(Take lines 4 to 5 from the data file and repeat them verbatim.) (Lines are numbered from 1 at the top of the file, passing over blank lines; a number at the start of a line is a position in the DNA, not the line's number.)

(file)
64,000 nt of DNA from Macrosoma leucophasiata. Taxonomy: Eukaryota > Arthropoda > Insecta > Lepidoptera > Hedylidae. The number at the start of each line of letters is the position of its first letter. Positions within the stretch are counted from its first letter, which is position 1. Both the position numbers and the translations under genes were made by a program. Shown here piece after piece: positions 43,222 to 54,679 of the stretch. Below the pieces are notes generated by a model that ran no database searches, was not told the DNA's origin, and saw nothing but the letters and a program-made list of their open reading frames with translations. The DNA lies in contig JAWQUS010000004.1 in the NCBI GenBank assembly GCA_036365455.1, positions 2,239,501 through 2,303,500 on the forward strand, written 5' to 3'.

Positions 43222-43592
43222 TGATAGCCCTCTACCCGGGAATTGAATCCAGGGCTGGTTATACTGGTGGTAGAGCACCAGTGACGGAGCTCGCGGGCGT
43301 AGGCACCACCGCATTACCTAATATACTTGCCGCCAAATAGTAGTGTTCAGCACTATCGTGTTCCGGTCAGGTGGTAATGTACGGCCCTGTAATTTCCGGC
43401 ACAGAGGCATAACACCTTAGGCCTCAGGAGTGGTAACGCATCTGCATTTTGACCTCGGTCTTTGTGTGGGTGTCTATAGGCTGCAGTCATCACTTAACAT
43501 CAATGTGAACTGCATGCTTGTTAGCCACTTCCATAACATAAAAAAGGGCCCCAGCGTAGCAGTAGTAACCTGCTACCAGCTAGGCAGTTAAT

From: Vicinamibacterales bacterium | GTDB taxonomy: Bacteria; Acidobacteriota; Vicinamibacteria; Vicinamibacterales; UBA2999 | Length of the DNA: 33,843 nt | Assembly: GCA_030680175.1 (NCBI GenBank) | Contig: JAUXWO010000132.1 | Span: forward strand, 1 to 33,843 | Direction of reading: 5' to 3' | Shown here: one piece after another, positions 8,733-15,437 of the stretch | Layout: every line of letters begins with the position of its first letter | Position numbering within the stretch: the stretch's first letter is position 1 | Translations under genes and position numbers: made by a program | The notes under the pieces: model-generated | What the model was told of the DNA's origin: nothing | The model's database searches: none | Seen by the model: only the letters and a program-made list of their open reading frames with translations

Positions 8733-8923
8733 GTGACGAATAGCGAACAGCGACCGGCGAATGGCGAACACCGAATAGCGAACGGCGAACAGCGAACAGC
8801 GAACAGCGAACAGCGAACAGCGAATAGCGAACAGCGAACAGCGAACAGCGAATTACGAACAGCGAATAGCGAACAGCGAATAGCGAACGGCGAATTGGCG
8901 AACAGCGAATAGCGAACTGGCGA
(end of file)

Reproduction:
43301 AGGCACCACCGCATTACCTAATATACTTGCCGCCAAATAGTAGTGTTCAGCACTATCGTGTTCCGGTCAGGTGGTAATGTACGGCCCTGTAATTTCCGGC
43401 ACAGAGGCATAACACCTTAGGCCTCAGGAGTGGTAACGCATCTGCATTTTGACCTCGGTCTTTGTGTGGGTGTCTATAGGCTGCAGTCATCACTTAACAT